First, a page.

You’ll discover three different ways to handle the quilt during the stitching process: furniture you have on hand, the shortE and the Weightless Quilter.  My goal for this book is to help you expand your embroidery skills into the world of quilting and get more out of your machine.  I hope you find quilting with an embroidery machine as rewarding as I do. 

Want to win a copy of Quilt with an Embroidery Machine in 8 Easy Lessons?  Just leave a comment and tell me if have any quilt tops that need to be quilted.  Do you have one, two, three or more?  One lucky winner will be selected to win the book and the accompanying collection of 20 embroidery designs.

 

Want to order your copy now?  This week you’ll find free shipping on all autographed copies of Quilt with an Embroidery Machine in 8 Easy Lessons.  Click here to order.

Monogrammed Journal with It’s Sew Easy TV

Fashion and technology combine to create today’s greatest looks.  See how to create them yourself on It’s Sew Easy episode 1113. It airs on the It’s Sew Easy website starting at noon on Friday, December 16, 2016 http://www.itsseweasytv.com/

 

Design options explode using today’s technology.  With the most current sewing and embroidery software and machines, embroidery designer Eileen Roche adds flair to a traditional skirt. In the style tip, she’ll show how to place embroideries in a flattering way. Then, fabric artist Kim Montagnese combines computer technology with traditional sewing techniques to capture vacation memories in a pillow.

You can catch Eileen Roche’s embroidery artistry from episode 1113 on the It’s Sew Easy YouTube Channel, too.

And see how fashions from the past influence today’s hottest looks on It’s Sew Easy series 900. A new episode from the 900 series airs on Create TV at 6 a.m. and noon, Tuesdays and Thursdays throughout the month of December.

Tacky Christmas Sweaters

The other day I received an email with the subject line: Deck the Halls with Ugly Sweaters.  It was from one of my employees and it was an invitation to my company’s holiday luncheon.

Tis the season for Ugly Sweaters!

Join us for an

Ugly Sweater Christmas Lunch

Wednesday December 21st

~Wear your ugliest Christmas sweater~

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As one of the company owners, I was consulted about the date, location and menu but not the theme. Now I know tacky holiday sweaters are all the rage.  So popular that Madame Tussauds’ most recent exhibit includes the Royal Family in holiday sweaters.  I especially love the double sweater for the Duke and Duchess of Cambridge.

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Madame Tussauds/Instagram

But it wasn’t too long ago that we TAUGHT embroiderers how to stitch holiday sweaters. I think those very same sweaters (that we labored hours and hours on) inspired the tacky trend. Should we be insulted? Should we laugh?  What’s the appropriate response?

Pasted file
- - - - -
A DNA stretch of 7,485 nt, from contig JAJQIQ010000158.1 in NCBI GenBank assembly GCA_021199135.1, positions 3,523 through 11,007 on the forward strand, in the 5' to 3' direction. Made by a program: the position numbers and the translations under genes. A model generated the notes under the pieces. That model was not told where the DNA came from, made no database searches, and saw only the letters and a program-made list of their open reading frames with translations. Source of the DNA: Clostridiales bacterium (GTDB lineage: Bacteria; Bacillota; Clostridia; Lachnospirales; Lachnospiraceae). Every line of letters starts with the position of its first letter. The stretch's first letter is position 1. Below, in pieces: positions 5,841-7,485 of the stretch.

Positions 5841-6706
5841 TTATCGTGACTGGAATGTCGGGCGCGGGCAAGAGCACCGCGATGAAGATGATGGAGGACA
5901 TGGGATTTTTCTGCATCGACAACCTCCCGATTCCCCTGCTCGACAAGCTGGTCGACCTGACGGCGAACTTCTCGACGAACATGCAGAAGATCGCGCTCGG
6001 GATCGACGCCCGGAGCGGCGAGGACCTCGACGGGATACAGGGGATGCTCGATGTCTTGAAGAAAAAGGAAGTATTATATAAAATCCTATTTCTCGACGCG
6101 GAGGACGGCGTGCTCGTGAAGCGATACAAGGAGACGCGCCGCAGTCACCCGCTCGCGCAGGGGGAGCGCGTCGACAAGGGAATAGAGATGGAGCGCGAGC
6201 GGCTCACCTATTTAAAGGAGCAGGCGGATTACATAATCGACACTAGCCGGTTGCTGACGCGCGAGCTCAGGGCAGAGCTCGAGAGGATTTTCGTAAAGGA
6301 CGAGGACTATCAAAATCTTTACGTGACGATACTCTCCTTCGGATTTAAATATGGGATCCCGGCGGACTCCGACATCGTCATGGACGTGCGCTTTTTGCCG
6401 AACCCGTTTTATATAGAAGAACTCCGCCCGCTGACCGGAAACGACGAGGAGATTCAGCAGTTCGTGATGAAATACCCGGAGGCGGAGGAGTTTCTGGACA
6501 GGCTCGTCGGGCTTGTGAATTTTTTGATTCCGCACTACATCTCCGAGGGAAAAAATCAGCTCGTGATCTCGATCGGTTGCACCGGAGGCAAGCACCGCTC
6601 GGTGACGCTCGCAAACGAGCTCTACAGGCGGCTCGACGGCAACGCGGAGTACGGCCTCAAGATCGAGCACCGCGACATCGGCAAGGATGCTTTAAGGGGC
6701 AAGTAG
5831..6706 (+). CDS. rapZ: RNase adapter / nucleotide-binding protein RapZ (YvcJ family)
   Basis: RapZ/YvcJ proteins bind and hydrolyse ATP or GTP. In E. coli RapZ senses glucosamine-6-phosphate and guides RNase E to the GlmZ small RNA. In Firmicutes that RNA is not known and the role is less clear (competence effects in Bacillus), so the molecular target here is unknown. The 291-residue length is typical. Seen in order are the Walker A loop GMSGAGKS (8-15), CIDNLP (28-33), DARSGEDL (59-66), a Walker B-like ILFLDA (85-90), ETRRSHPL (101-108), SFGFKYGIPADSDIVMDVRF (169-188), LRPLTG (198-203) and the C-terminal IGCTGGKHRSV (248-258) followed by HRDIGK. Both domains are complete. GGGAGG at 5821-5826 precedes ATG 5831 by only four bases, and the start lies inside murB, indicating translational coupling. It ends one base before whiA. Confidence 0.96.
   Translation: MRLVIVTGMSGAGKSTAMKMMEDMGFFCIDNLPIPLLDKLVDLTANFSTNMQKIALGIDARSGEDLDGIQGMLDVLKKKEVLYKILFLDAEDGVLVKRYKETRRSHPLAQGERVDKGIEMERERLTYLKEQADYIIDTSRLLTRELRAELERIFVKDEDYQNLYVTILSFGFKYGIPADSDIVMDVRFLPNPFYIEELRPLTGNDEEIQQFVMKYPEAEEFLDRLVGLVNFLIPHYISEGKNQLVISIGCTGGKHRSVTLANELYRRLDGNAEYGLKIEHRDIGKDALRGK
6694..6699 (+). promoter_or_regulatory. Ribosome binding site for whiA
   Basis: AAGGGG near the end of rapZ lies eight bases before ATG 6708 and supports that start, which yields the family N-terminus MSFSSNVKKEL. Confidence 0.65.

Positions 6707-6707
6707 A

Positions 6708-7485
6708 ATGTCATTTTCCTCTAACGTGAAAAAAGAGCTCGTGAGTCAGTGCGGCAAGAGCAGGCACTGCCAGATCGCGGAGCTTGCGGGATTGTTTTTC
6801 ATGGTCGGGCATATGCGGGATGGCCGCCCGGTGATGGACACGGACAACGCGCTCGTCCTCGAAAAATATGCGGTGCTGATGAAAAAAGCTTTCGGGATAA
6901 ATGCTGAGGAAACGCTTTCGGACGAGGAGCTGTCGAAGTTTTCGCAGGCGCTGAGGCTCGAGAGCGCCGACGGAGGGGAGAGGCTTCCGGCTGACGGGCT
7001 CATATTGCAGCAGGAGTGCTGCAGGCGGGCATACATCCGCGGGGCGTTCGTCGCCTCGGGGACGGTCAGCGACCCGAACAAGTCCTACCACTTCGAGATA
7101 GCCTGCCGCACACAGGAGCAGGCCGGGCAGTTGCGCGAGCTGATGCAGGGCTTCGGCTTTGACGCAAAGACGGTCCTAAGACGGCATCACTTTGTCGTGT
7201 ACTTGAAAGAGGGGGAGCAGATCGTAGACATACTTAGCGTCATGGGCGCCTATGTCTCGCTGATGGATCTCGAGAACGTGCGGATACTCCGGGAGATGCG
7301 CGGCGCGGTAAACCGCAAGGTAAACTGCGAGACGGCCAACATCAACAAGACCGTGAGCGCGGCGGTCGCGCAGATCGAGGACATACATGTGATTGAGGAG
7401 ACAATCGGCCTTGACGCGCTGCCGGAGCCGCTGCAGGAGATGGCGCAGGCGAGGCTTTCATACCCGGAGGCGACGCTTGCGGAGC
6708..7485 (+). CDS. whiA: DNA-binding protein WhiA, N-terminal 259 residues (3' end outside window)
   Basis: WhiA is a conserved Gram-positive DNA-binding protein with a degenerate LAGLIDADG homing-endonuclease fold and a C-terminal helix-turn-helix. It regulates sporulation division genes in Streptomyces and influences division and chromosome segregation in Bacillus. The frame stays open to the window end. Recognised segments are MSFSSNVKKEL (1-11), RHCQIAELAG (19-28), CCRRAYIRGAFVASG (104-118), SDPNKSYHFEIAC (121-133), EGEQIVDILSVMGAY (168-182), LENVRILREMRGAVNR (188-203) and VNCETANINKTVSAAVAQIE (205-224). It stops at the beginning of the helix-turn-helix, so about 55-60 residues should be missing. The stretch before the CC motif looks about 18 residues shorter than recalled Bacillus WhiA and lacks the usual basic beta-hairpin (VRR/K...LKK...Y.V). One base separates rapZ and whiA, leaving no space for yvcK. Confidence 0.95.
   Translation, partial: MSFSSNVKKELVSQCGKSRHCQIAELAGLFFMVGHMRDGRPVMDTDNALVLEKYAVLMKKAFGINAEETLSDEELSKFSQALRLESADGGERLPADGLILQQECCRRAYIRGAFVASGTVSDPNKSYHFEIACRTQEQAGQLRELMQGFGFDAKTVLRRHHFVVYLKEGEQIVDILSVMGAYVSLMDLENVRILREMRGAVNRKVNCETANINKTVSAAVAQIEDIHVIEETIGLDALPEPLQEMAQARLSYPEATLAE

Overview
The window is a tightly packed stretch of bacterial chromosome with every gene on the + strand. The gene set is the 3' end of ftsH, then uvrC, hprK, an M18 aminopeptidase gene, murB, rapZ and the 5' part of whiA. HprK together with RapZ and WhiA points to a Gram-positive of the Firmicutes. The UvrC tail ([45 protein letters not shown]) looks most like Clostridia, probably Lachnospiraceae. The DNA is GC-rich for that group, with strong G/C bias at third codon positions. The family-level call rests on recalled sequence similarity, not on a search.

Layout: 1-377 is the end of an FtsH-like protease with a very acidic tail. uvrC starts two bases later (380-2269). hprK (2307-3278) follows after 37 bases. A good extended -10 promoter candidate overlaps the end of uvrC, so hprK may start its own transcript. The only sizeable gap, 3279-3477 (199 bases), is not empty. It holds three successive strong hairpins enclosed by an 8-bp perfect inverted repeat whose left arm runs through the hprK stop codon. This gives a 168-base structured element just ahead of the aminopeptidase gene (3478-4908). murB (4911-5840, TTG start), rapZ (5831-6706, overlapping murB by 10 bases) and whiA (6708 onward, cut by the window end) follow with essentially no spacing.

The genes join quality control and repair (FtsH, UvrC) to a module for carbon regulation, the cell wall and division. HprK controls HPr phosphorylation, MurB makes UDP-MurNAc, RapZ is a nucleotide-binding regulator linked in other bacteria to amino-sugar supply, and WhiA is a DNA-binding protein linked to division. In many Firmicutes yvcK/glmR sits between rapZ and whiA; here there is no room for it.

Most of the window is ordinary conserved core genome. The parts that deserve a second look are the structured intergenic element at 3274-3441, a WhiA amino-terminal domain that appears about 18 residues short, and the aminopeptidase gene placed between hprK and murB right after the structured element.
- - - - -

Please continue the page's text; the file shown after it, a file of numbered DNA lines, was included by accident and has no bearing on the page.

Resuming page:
Here’s my take – don’t be insulted. Pat yourself on the back for inspiring an entire generation of bland-attire owners.  They only had to look to us to know how to really celebrate the festive season.

Should we laugh? Definitely. Because as hard as they try, they’ll never understand the difference between wool felt snowmen and craft felt snowmen.

What’s the appropriate response? By all means attend the party in your holiday finery. Your not-so-tacky holiday sweater will be more comfortable, more cherished and possibly worthy of a trophy. (Apparently, there are awards involved – kind of like a costume party).

Now, if they attend the party in a sweater that you made for them, make sure you take a picture; I mean a “selfie”, with them so you can remember to take them OFF your gift-making list.

So tell me, what are your thoughts about the tacky sweaters?

Last week’s winner was Melinda, congrats Melinda! Your prize will be arriving shortly!

Stitch Insurance

I enjoy virtually creating quilt blocks using my fabrics, threads, embroidery designs and quilting stitches before making that first cut into my fabrics. Call it stitch insurance. My favorite method is to use Inspirations’ My Quilt Embellisher (MQE) for this task.

 

My first step is to load fabric images into each segment of the block and then lock the images in place so that I can debut various stitches.

 

Follow these easy steps for your own insurance. Open the Block Library and choose a block. In this example we used the Diamond from the Connector Blocks folder.

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First, we need to virtually fill the block with fabrics.  Using the Select Tool, select a patch in the block to fill with fabric. Click on the second icon in the Tool Bar, the Fabric tool. Once the dialog box opens, choose your fabric. Select Ok. (It’s easy to update your fabric swatches, just follow the steps in this blog post: http://dzgns.com/blog/?s=add+fabric )

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Your highlighted pieces should now reflect the chosen fabric.

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Repeat this process until your block is completely filled with fabric. Notice that in the Sequence Viewer each piece is still artwork. Left click on All Items to select the entire block then in the top Tool Bar, select Copy, Paste.

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In the Sequence Viewer, left click on the small padlock icon next to the top two items.